Step 9: Use a Seam Sealer
This step isn’t mandatory. If you want to waterproof the repaired area, use a seam sealer for extra protection.
You’ll need to read the instructions of the seam sealer you bought before applying it to your tent.
Step 10: Inspect the Repair Job
Once you’ve repaired your canvas tent, you’d want to inspect the job. See if all the rips, holes, and tears have been stitched, patched, and (optionally) sealed.
Also check to ensure the patches and sealant are dry before packing up your tent and storing it for your next camping trip.
Repairing a Canvas Tent FAQs
It may not seem like a big deal to leave small holes and tears and repair them later, but these damaged areas can easily grow in size, especially when they’re located in high stress areas or there’s heavy wind or rain. To ensure your tent will serve you for a long time still, repair holes and rips ASAP.
The first time you repair a canvas camping tent, it’ll take longer (between 30 minutes to an hour). But in general, bargain for 20 minutes to fix your tent. Remember, don’t rush so you can properly repair the damaged areas.
Iron-on patches are a quick fix, but it is better to stitch and patch rips and tears. Stitching and patching are more durable and reduce the chances that the damaged area will tear or rip further, resulting in more repair work.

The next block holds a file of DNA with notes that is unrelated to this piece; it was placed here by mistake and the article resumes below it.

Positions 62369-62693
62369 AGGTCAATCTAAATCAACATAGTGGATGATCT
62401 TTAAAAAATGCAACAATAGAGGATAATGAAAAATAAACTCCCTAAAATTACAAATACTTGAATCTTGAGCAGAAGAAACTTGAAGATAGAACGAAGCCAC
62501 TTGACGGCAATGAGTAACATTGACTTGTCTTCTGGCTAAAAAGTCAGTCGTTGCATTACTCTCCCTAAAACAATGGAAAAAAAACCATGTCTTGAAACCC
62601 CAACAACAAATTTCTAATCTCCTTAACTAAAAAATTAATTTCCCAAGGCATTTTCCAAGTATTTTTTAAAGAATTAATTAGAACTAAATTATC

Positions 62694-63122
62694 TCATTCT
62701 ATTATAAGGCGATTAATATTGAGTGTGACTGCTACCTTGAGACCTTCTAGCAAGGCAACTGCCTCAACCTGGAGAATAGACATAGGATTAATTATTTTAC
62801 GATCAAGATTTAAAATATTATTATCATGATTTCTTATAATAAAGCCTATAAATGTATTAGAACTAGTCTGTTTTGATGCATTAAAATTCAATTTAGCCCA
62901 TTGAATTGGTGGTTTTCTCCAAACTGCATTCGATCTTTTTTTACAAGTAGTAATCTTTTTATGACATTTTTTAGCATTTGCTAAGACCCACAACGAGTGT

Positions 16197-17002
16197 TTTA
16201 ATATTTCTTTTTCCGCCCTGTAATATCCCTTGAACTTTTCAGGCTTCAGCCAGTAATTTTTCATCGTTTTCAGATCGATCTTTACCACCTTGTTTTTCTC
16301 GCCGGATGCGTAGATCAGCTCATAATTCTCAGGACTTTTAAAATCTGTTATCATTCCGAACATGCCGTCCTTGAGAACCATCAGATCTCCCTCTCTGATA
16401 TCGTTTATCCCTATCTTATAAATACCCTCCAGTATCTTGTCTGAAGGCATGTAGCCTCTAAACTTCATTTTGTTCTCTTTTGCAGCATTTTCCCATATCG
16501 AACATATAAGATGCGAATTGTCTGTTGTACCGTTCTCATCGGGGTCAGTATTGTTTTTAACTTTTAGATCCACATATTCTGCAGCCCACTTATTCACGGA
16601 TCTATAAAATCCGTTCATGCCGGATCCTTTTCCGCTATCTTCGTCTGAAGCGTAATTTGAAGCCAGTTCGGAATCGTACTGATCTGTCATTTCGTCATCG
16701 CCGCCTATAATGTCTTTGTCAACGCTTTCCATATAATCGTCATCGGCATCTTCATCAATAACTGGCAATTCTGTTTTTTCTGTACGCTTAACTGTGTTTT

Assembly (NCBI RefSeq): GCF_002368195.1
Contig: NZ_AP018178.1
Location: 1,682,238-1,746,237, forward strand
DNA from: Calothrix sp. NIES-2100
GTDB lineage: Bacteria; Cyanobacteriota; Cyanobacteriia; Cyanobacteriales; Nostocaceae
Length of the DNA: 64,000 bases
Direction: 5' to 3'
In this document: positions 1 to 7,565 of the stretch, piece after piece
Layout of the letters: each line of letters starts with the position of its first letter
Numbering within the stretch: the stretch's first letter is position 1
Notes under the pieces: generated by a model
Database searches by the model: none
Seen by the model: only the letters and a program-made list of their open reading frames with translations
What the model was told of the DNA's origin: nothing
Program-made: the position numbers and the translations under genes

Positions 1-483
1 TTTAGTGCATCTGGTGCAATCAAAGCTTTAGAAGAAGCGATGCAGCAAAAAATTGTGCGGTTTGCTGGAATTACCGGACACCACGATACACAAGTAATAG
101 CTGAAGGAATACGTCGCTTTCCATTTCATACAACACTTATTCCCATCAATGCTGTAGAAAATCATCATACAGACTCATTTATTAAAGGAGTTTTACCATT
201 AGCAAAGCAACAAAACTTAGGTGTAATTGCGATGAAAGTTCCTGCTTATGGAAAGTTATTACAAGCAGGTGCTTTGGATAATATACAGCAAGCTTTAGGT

The best way to prevent your canvas tent from ripping and tearing is to ensure you are properly maintaining and storing the tent. Store the canvas tent in a waterproof bag or container in a dry area. But remember, it’s normal for your tent to show signs of wear and tear.
The best way to fix your canvas tent is to identify whether there’s a hole, rip, or tear and the extent of the damage. For small holes, glue the area, and for larger rips and tears, sew, patch, and seal the area for the best results and increase the longevity of your tent.